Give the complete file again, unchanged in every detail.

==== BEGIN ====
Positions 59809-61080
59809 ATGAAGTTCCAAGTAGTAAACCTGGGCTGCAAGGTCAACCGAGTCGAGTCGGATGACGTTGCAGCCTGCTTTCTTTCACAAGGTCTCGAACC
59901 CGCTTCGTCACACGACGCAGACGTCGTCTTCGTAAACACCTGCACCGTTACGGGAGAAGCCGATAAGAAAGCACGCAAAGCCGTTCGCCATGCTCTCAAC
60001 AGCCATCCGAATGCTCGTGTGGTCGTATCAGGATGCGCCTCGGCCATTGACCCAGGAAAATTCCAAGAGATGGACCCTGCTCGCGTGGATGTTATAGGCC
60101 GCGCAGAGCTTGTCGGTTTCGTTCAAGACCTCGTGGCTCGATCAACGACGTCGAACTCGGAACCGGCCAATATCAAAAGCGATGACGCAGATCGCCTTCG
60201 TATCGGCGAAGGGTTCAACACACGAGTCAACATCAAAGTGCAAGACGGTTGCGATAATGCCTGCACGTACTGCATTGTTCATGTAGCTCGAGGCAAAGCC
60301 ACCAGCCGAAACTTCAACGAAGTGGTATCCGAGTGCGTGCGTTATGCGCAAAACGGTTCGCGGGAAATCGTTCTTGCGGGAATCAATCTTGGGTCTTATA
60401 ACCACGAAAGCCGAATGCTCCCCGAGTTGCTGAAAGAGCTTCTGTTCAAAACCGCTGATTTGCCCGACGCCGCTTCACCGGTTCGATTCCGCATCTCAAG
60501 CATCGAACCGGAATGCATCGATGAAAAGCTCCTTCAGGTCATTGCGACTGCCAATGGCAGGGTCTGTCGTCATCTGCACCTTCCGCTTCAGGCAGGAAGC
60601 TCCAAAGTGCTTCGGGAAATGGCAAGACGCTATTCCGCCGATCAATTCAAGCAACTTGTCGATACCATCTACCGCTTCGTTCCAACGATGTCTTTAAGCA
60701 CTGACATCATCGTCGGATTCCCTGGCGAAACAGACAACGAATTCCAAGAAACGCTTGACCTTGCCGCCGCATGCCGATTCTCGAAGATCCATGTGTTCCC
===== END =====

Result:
Positions 59809-61080
59809 ATGAAGTTCCAAGTAGTAAACCTGGGCTGCAAGGTCAACCGAGTCGAGTCGGATGACGTTGCAGCCTGCTTTCTTTCACAAGGTCTCGAACC
59901 CGCTTCGTCACACGACGCAGACGTCGTCTTCGTAAACACCTGCACCGTTACGGGAGAAGCCGATAAGAAAGCACGCAAAGCCGTTCGCCATGCTCTCAAC
60001 AGCCATCCGAATGCTCGTGTGGTCGTATCAGGATGCGCCTCGGCCATTGACCCAGGAAAATTCCAAGAGATGGACCCTGCTCGCGTGGATGTTATAGGCC
60101 GCGCAGAGCTTGTCGGTTTCGTTCAAGACCTCGTGGCTCGATCAACGACGTCGAACTCGGAACCGGCCAATATCAAAAGCGATGACGCAGATCGCCTTCG
60201 TATCGGCGAAGGGTTCAACACACGAGTCAACATCAAAGTGCAAGACGGTTGCGATAATGCCTGCACGTACTGCATTGTTCATGTAGCTCGAGGCAAAGCC
60301 ACCAGCCGAAACTTCAACGAAGTGGTATCCGAGTGCGTGCGTTATGCGCAAAACGGTTCGCGGGAAATCGTTCTTGCGGGAATCAATCTTGGGTCTTATA
60401 ACCACGAAAGCCGAATGCTCCCCGAGTTGCTGAAAGAGCTTCTGTTCAAAACCGCTGATTTGCCCGACGCCGCTTCACCGGTTCGATTCCGCATCTCAAG
60501 CATCGAACCGGAATGCATCGATGAAAAGCTCCTTCAGGTCATTGCGACTGCCAATGGCAGGGTCTGTCGTCATCTGCACCTTCCGCTTCAGGCAGGAAGC
60601 TCCAAAGTGCTTCGGGAAATGGCAAGACGCTATTCCGCCGATCAATTCAAGCAACTTGTCGATACCATCTACCGCTTCGTTCCAACGATGTCTTTAAGCA
60701 CTGACATCATCGTCGGATTCCCTGGCGAAACAGACAACGAATTCCAAGAAACGCTTGACCTTGCCGCCGCATGCCGATTCTCGAAGATCCATGTGTTCCC